Safety focus: Why are back injuries so high?
Posted on 29th Jul, 2016 | By Lorretta Tatham
When it comes to accidents and injuries in the workplace, back injuries come out on top. Manual handling is the main work activity that causes back disorders and work-related musculoskeletal injuries like these – that are responsible for around 9.5 million working days lost each year.
In their 2014/2015 Health and Safety Report, the HSE highlighted just how severe the impact of musculoskeletal disorders can be. During this time period, there were 169,000 new cases reported and 553,000 cases of work-related musculoskeletal disorders in total. The highest rates of injuries of this kind were found in building trades and skilled agricultural occupations, as well as construction industries. 40% of these musculoskeletal disorders affected the back and 40% affected the upper limbs; those over the age of 45 at a higher risk of being affected.
What are the risks to back injuries?
The main cause of back injury is poor manual handling technique, but wear and tear, bad posture, and stress can also lead to back injury.
Common causes of back injuries include:
- Stacking and unstacking containers, boxes and crates
- Lifting, pulling and pushing items
- Overreaching, for example – from a ladder
Associated types of back injuries include:
- Herniated disk
Managing the risks of injuries to backs in the workplace
One of the best ways to ensure you look after your back and limbs is to lift correctly and follow the proper manual handling techniques.
Before you lift something, spend a moment or two thinking about it – assessing whether it’s too heavy for you to lift. If it is, do not attempt to lift it and talk to your employer about other options. It is always better to push heavy items rather than lift or pull them.
If you make the decision to lift an object, start in a good position, bend at the knees and keep the load close to your waist at all times. As you manoeuvre the item, maintain a good posture too – keeping your back as straight as possible, avoiding twisting or leaning sideways.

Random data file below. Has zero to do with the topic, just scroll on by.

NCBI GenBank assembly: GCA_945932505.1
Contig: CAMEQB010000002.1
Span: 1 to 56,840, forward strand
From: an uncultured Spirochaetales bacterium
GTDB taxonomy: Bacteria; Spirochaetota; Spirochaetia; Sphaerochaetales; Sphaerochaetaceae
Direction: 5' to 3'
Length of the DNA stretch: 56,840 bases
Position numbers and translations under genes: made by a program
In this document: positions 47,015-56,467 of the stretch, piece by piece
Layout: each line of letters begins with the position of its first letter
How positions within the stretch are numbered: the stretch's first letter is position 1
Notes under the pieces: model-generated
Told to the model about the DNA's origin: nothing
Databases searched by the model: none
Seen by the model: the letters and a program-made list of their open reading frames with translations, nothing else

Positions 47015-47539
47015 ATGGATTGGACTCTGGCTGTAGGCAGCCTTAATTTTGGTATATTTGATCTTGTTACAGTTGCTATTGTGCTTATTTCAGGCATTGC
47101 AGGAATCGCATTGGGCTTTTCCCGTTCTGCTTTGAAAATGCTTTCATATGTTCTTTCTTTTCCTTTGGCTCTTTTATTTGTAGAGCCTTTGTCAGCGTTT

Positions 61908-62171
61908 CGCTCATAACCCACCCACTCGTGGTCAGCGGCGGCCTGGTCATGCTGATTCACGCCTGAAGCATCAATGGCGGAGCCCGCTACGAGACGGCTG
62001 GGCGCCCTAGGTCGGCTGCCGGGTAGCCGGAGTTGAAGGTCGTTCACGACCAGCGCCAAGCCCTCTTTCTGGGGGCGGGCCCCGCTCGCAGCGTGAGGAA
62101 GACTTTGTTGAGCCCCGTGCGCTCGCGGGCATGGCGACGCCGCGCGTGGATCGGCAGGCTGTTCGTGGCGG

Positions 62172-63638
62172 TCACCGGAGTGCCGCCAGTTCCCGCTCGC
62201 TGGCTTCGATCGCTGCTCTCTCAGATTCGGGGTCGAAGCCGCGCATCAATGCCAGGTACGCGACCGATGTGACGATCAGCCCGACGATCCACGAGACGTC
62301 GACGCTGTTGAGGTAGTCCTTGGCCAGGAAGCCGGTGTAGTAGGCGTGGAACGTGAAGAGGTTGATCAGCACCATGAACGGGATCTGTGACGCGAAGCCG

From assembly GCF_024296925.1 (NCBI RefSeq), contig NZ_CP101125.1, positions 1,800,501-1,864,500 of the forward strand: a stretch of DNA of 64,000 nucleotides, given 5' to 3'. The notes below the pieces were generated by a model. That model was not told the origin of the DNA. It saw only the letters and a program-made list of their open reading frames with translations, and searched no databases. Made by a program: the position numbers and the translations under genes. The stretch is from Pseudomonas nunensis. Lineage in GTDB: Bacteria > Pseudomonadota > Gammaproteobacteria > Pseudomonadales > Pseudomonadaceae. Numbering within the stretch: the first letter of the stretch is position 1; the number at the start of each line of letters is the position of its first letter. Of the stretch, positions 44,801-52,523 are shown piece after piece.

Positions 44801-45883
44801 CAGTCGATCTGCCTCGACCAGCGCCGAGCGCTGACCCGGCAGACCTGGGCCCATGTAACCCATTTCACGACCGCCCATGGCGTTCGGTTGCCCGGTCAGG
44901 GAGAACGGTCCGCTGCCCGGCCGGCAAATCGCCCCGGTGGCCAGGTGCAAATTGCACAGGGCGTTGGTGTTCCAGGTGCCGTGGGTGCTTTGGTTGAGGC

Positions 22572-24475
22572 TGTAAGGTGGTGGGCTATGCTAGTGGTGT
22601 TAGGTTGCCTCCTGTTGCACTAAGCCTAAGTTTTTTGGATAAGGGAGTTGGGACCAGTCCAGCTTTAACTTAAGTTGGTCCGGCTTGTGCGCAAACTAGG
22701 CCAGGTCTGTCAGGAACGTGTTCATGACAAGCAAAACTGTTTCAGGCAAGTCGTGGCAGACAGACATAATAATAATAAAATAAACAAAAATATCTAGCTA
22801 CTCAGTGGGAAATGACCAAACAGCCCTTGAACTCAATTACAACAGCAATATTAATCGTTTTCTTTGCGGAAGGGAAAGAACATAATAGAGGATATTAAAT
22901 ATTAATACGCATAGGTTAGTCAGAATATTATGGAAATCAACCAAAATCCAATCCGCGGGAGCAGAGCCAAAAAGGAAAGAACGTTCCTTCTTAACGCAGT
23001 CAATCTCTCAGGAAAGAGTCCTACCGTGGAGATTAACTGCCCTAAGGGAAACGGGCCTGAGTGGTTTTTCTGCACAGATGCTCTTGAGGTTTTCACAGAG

When you’ve reached the desired location, place the load down directly beneath you and then adjust it. Don’t attempt to twist and place it down.
Before completing any kind of manual handling work, it’s also a good idea to stretch beforehand. This gets blood flowing to the muscles and discs between the vertebrae in the spine.
Improve lifting standards with Browns training courses
If you want to learn how to protect yourself against injuries at work, we recommend our Manual Handling Training Course. Designed to meet the needs of anyone lifting or carrying loads at work, this course will help you to stay safe in the workplace. Upon completion, you’ll be able to identify potential hazards and risks and determine the safest method of lifting and working safety to avoid injury.
We also recommend our One Day Emergency First Aid at Work Course to all employers. To find out more, visit the course details page.
Have you ever suffered a back injury as a result of an accident in the workplace? If so, share your story and health and safety tips in the comments below. Alternatively, you can tweet your story to us @BrownsLadders